I mentioned that globular cluster stars are also very old . And, they, too, are often metal-poor. So, what’s the difference between a dwarf spheroidal and a globular? It turns out there’s more than metallicity to worry about. To figure out which one is a dwarf spheroidal and which is a cluster, astronomers have to study the motions of stars in both types of objects. Motions are affected by mass, and it turns out that we have to look at the amount of dark matter involved. A dwarf spheroidal is likely to have more dark matter, and hence, more mass, than a globular cluster.

What Does Bedin 1 Tell Us?

That brings me back to Bedin 1. It’s likely to be a dwarf spheroidal if it’s massive (meaning it has a large component of dark matter for its tiny size: only 3,000 light-years across. It’s also very dim. Of course, astronomers will continue to study and measure its mass.

So, what this means is: galaxies in the early universe were relatively metal-poor. And, dwarf spheroidals like Bedin 1 represent that early, “pristine” universe. The coolest thing about Bedin 1 is that it’s a remnant of that very early universe. Its stars hark back to a time when the universe was very young. And, it shows us what stars were like at that time.

Luckily, Bedin 1 hasn’t had a history of collisions with other galaxies. It has existed since early times as much as it is today. And, that gives astronomers a great look back in time to the infancy of the cosmos. It reveals what galaxies might have been like at a very young age. That was before the explosions of stars enriched them with elements that ultimately led to planets and life.


What is the difference between a dwarf spheroidal galaxy and a globular cluster? - Astronomy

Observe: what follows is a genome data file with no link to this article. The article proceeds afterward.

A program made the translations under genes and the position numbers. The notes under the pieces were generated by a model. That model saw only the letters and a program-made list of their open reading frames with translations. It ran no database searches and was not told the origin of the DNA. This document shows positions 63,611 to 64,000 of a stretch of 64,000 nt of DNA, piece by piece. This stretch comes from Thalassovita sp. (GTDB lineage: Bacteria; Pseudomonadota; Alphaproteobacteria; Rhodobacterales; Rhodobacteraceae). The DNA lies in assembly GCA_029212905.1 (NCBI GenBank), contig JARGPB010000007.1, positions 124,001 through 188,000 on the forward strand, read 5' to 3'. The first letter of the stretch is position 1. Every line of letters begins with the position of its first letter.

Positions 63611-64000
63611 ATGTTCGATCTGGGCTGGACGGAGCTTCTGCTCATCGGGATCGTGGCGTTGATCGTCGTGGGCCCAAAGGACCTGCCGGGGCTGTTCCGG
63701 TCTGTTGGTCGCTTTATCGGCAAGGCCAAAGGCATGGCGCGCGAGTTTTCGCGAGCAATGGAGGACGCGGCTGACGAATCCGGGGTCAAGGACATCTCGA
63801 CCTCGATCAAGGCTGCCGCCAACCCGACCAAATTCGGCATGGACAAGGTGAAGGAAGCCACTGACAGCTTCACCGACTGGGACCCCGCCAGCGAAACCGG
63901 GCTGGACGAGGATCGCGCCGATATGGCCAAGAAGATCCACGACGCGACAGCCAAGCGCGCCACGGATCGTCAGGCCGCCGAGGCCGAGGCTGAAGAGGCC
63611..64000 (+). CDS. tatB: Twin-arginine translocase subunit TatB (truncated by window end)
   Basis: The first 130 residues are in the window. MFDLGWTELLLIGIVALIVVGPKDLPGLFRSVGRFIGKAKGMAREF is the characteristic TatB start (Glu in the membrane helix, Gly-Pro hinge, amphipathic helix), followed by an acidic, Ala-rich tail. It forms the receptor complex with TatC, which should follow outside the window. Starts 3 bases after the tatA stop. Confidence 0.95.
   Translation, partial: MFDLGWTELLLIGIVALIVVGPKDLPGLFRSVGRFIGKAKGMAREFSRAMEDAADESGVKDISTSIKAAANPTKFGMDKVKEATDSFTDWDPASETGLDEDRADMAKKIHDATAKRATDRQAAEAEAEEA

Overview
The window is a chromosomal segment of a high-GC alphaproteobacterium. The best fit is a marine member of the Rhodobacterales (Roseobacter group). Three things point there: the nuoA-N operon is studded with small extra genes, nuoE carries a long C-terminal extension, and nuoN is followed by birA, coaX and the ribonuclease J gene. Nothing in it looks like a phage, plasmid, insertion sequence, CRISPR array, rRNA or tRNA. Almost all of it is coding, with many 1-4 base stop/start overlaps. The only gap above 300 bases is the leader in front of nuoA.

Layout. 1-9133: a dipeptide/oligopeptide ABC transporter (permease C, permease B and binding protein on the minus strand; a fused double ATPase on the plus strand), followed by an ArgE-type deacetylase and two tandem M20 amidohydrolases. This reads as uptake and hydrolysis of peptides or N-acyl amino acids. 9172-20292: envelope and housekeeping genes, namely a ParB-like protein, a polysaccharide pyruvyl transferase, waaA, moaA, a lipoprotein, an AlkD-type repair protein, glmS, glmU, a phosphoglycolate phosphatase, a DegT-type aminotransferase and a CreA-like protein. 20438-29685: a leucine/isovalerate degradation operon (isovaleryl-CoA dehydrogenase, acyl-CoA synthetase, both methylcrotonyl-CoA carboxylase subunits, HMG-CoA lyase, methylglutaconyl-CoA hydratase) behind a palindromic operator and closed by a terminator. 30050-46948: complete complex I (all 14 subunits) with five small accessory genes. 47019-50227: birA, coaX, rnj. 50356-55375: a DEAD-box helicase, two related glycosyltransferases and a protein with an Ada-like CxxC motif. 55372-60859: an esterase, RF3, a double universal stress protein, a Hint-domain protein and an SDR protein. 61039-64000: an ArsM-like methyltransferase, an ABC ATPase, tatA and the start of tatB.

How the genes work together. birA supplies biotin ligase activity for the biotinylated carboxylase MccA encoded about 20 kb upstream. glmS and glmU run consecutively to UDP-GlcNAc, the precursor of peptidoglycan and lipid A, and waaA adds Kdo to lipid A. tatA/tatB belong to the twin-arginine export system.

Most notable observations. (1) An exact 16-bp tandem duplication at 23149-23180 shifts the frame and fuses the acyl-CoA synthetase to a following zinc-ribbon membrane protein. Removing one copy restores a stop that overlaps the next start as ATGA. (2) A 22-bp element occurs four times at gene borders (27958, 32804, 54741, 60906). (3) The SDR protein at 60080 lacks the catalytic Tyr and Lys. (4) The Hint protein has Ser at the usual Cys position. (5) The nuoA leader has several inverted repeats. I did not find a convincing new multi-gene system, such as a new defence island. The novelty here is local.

We have ground-based and HST WFPC2 imaging of the nearby low surface brightness dwarf spheroidal galaxy DDO 44. For the first time DDO 44 was resolved into stars. The resulting color-magnitude diagram for about 1290 stars show the red giant branch with a tip at I = 23.55+/-0.15, which yields the distance D MW = 3.2+/-0.2 Mpc consistent with membership of DDO 44 in the NGC 2403 group. The linear separation of DDO 44 from NGC 2403 is 75 kpc on the sky and 30+/-450 kpc along the line of sight. The relationship between the dwarf galaxy's absolute magnitude, M_R o = -13.1, the central surface brightness, mu_R (0) = 24.1 mag arcsec -2 , and the mean metallicity, [Fe/H] = -1.7 dex follow the trend for other nearby dwarf spheroidal galaxies. One globular cluster candidate has also been identified in DDO 44. Based on observations made with the BTA telescope at the Special Astrophysical Observatory operated by the Russian Academy of Sciences and with the NASA/ESA Hubble Space Telescope. The Space Telescope Science Institute is operated by the Association of Universities for Research in Astronomy, Inc. under NASA contract NAS 5-26555.